The site boasts of how the group "...used one of its own special types of resistance against the Zionist enemy that is the suicide attacks. These attacks dealt great losses to the enemy on all thinkable levels such as militarily and mentally. The attacks also raised the moral [sic] across the whole Islamic nation."
The Web site of the Islamic Resistance Support Association also is hosted by the same Canton company, SkyNetWEB. IRSA's site lists the names, photos and biographies of men killed in their fight against Israel under a section labeled "martyrs."
Everything from their marital status to the cause of their death is listed. The listings go back to the 1960s, and most appear to have been killed in fights with the Israeli military.
"Hussein Mohsen," killed, "In an attack on the "Israeli" enemy." "Nimr Ali Ftouni," killed "In a gunbattle at Houla deep inside the "Israeli" occupation region." But others are more vague: "Youssef Kataya," killed "In a course of executing his Islamic sacred duty."
SkyNetWEB was purchased in 2000 by Affinity Internet Inc., a California-based Web-hosting provider.
When asked how much and when his company knew about the two sites, Jim Collins, Affinity's chief operating officer, said: "Affinity provides hosting for more than 120,000 customers and more than 500,000 domains, making it impossible to constantly monitor customers' Web sites or activities. In addition to that, approximately 55 percent of our sites are sold and controlled [by] resellers who lease the space from us."
Collins also is wary of losing the company's status as a "conduit" company, which allows it to exist merely as a provider for the flow of information across the Internet. He said that if his company were to make a conscious effort to monitor content, it might lose that status. That could leave Affinity legally responsible for the content on every site they host.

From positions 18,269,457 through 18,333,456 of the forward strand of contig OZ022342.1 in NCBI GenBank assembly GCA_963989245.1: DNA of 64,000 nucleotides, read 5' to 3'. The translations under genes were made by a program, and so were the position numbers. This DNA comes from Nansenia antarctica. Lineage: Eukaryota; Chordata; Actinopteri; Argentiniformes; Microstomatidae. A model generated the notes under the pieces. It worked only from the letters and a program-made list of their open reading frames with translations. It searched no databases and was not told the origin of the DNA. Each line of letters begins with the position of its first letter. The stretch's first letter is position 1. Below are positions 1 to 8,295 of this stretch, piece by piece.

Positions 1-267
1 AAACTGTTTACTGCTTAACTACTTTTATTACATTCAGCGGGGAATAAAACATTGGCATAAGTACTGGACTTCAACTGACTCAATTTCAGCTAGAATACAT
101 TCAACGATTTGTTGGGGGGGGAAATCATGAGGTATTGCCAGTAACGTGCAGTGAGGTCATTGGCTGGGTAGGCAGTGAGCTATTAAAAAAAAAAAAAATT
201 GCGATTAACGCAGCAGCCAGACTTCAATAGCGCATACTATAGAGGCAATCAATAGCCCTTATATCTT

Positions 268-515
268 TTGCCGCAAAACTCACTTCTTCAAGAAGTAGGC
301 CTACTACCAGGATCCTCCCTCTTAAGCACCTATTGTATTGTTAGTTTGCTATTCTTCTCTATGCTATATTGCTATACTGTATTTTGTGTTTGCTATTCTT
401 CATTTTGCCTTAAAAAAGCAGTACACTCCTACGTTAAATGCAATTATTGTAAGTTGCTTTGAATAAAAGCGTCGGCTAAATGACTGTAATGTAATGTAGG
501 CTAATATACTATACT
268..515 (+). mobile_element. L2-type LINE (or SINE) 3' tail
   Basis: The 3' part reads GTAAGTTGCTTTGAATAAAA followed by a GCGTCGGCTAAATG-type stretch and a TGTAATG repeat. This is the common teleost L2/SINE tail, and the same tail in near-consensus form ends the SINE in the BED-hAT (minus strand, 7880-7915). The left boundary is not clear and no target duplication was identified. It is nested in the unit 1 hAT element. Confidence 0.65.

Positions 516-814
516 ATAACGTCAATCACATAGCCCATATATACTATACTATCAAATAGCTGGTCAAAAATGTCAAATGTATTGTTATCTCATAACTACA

As to whether the company planned to shut down Hezbollah's site, Collins deferred to federal agencies. "When we are made aware of any violations of our usage policy we take immediate action and contact the proper authorities. ...In many cases, authorities will approach companies such as ours and request that the sites stay online for monitoring. Beyond that, I can't say anything."
Affinity has offices in Fort Lauderdale, Fla., and El Segundo, Calif., with data centers in Los Angeles, Fort Lauderdale and Baltimore.
Tracking them down
In the complex world of Internet hosting, controversial Web sites often disappear overnight and accountability can be hard to come by. Shut down a Web site in one location and another provider, unwittingly or not, will have the material up within weeks, days or minutes.
To track down the owner and hosting provider of a Web address, public databases were queried. Some of the information -- such as the owner of the domain name -- can be falsified.
Hizbollah.tv, for instance, is purportedly owned by a Mohamad Hejazi in Beirut. But the company that hosts a Web site cannot be falsified because of something called an IP, or Internet Protocol, address.
The Internet is built around these IP addresses. They are the string of numbers that designate Web sites and individual users on the Web. For example, SunSpot's IP address is 184.108.40.206.
Broad ranges of IP addresses are doled out from large companies such as UUNet to Internet resellers. Those resellers then sell individual IP addresses to anyone who wants to set up a Web site or blocks of IP addresses to companies that want to host multiple sites.
And that's how an entity that identifies itself as Norsac ended up with six IP addresses that host Hezbollah and the Islamic Resistance Support Association.
Public records show Norsac purchased a block of IP addresses -- ranging from 220.127.116.11 to 18.104.22.168 -- from SkyNetWEB, which provides a rack space and bandwidth for Norsac's server in Canton.